Network forensics is, as its name indicates, involved with investigating security incidents at the network level. It’s defined as the monitoring, capturing and analyzing of network traffic in order to identify unauthorized access or network intrusion and to provide insight into the extent of an attack. It’s also used by law enforcement as part of a criminal investigation.
Mobile device forensics
Considering how widespread mobile devices have become over the past two decades, it’s no wonder that mobile device forensics is an important branch, especially in courtrooms that rely on acquired information to provide critical evidence. And with BYOB, it’s increasingly used in private cases as well. Mobile forensics specialists retrieve and collect audio and visual data, call logs and contacts from mobile phones, smartphones, tablets, GPS devices and the like.
Organizations of all sizes use applications that largely rely on databases to manage their data. And while many safeguards may be in place to protect them, cyber criminals still find ways to exploit missed misconfigurations or vulnerabilities, giving them access to database contents. Database forensics relates to the investigation of access to a database, actions by users, and changes to data. This particular branch of forensics is often used to provide insight into legal disputes—such as fraud, for example, by uncovering accounting data evidence.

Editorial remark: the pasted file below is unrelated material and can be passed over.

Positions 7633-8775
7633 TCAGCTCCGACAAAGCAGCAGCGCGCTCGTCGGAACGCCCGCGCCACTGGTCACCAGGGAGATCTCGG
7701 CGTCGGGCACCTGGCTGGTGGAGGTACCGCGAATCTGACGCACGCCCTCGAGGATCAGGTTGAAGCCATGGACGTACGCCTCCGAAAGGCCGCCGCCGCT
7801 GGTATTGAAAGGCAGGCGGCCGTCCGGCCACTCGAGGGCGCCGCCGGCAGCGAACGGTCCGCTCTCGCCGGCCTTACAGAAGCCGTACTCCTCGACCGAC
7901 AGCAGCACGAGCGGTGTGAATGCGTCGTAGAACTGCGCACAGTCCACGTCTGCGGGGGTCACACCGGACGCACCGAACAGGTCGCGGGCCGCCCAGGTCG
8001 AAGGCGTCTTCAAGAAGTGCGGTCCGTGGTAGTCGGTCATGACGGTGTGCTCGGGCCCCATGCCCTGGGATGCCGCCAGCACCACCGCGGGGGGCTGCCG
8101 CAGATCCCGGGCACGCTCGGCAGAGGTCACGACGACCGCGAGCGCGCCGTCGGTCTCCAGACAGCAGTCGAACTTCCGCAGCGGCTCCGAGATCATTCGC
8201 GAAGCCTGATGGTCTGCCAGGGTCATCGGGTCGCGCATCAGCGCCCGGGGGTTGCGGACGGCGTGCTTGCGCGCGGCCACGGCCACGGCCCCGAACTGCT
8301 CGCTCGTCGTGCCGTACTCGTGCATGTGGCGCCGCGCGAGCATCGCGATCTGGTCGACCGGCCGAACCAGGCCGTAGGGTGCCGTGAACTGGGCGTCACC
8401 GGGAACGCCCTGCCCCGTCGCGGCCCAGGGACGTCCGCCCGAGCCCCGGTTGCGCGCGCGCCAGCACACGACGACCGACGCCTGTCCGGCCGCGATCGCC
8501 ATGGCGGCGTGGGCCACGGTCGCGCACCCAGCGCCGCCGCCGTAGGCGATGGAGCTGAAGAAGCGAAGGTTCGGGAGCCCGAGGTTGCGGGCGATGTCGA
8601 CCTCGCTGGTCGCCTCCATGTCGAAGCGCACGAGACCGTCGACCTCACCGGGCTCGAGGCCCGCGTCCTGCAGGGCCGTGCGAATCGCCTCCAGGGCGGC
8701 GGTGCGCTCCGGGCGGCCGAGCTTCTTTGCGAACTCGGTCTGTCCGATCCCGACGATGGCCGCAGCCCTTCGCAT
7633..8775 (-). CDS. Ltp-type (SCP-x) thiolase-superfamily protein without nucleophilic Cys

Emails are often used in a variety of cyber attacks as well as phishing, cyberbullying and the transmission of malware. This is why email forensics is often used in investigations relating to companies that suspect such an incident. Being a commonly used communication channel, email can be a critical source of evidence for criminal cases. Email forensics itself refers to the extracting of data from email for the purpose of gathering digital evidence—such as the identification of sender and receiver, email contents, sources, and server logs, and the retrieval of removed email.
A large volume of computer intrusions include some type of malware as an attack vector. Malware forensics specialists analyze potentially malicious code in order to identify and investigate different types of malware. They’re concerned with identifying the activity of malware in the system, whether it spread (and if so, how), and finding similar information that helps them evaluate the damage of the attack.